It is a star 100 times the size of the Sun and located 25,000 light years away.
The dimming was probably caused by it was probably caused by an orbiting planet or companion star, which was surrounded by a disk of opaque dust.
It is not clear when the star will dim again, but astronomers believe it will happen in the next 20 to 200 years.
The exploration of the sky continues to give surprises. A group of astronomers have discovered a giant blinking star, 100 times the size of the Sun, lurking near the very center of the Milky Way. Observations from the Vista telescope in Chile revealed that, over a few hundred days, the huge star, which is more than 25,000 light-years away, dimmed by 97% and then slowly returned to its former brightness.
When scientists find different stars that don’t fall into established categories, they call them “what is this” or “WIT” objects (literally translated as “what is this”). This latest discovery is called VVV-WIT-08.
The unexpected and dramatic dimming was likely caused by an orbiting planet or companion star, which was surrounded by a disk of opaque dust. It blocks the light that would otherwise have reached Earth. “It seemed to come out of nowhere,” he explains. Leigh smith from the Institute of Astronomy at the University of Cambridge to The Guardian, about the star’s sudden darkening.
VVV-WIT-08 began to fade in early 2012 and almost disappeared in April of that year, before recovering for the next 100 days. It is exceptionally rare for a star to fade for months and then shine again.
Astronomers noticed the mysterious phenomenon in data collected by the Vista telescope, operated by the European Southern Observatory in Chile. The instrument has been observing a billion stars for almost a decade, looking for examples that vary in brightness within the infrared range of the electromagnetic spectrum.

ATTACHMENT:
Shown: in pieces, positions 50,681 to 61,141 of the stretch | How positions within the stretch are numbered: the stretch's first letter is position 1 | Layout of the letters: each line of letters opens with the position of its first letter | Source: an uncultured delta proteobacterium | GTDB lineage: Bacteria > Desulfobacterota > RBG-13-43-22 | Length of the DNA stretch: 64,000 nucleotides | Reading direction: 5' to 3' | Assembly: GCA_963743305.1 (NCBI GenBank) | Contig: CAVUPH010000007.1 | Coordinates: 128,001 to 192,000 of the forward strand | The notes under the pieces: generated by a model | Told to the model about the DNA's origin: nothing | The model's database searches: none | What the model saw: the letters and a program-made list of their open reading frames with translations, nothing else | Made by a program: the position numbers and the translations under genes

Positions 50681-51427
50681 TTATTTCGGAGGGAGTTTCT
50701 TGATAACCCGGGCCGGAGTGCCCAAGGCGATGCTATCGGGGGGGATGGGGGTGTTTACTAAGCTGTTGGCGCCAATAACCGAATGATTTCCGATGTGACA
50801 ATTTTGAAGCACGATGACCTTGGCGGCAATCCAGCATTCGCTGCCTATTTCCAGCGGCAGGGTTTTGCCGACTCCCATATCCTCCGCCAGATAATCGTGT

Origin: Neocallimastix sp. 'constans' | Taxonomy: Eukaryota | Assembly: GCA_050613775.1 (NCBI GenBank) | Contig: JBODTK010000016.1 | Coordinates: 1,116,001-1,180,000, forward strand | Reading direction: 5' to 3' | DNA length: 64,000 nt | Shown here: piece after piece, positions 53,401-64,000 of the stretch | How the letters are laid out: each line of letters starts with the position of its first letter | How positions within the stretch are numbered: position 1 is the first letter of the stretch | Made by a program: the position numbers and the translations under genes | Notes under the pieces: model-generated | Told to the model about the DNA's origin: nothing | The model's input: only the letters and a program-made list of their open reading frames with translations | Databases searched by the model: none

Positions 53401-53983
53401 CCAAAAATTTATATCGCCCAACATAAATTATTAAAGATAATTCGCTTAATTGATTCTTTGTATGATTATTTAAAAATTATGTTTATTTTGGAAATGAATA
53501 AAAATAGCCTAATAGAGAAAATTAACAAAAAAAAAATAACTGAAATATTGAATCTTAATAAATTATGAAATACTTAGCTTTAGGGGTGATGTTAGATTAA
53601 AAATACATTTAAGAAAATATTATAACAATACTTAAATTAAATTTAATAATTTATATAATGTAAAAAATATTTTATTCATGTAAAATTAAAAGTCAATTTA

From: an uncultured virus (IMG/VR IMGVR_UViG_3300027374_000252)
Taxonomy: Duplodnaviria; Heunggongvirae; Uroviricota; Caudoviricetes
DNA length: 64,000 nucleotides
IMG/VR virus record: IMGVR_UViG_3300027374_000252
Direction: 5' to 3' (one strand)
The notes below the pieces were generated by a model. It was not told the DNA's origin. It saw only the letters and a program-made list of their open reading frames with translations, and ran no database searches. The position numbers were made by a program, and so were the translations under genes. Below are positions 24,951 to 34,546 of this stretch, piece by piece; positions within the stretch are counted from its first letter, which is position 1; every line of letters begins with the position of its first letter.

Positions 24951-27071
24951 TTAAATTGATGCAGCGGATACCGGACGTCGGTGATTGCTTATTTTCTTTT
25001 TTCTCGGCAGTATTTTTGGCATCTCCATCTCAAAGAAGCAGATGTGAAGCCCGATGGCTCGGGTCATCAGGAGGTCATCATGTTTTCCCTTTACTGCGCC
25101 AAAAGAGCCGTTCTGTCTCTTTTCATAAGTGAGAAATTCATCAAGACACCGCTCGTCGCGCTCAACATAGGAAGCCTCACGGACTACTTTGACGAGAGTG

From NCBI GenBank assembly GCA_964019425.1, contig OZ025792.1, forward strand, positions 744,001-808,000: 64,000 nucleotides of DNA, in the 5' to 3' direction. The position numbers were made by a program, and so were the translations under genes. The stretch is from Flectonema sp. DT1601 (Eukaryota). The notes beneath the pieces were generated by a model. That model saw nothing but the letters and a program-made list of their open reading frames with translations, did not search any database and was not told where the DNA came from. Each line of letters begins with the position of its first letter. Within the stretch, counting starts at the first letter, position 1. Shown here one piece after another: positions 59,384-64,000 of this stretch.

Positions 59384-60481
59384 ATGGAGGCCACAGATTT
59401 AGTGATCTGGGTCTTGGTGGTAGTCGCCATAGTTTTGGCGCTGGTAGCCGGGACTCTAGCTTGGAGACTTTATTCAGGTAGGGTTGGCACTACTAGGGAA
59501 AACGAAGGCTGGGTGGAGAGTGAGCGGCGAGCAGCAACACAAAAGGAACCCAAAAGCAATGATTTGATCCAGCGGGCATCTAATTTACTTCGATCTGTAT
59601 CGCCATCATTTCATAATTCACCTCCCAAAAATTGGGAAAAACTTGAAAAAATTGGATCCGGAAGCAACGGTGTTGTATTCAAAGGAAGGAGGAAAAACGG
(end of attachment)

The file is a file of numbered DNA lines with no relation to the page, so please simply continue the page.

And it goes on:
Because the huge star was in such a dense region of the galaxy, the researchers they wondered if an unknown dark object could have strayed versus VVV-WIT-08 by chance. Simulations suggested that this was highly unlikely and the dust disk theory emerged. It is not clear when the star will dim again, but astronomers believe it will happen in the next 20 to 200 years.
The astronomers’ calculations, published in ‘Monthly Notices of the Royal Astronomical Society’, suggested that the dust disk would be tilted to resemble an ellipse of the Earth and that it had to be gigantic, with a radius of at least a quarter of a the distance from the Earth to the Sun.
Other “blinking giants”
Not the first flickering star discovered by astronomers. A huge disk of dust causes the giant star Epsilon Aurigae to dim by about 50% every 27 years. Another star known as TYC 2505-672-1, which is part of a binary system, is dwarfed by the disk around its companion star every 69 years. Two stars with similar characteristics have also been observed near VVV-WIT-08 itself.
The cluster of discoveries will help astronomers understand what appears to be a new class of “blinking giants” stars. “Once you start accumulating collections of various of these things, you can look at their properties together and unravel the mysteries of where these records come from,” Smith details. “It allows us to learn how these systems evolve and what they do at the end of their lives.”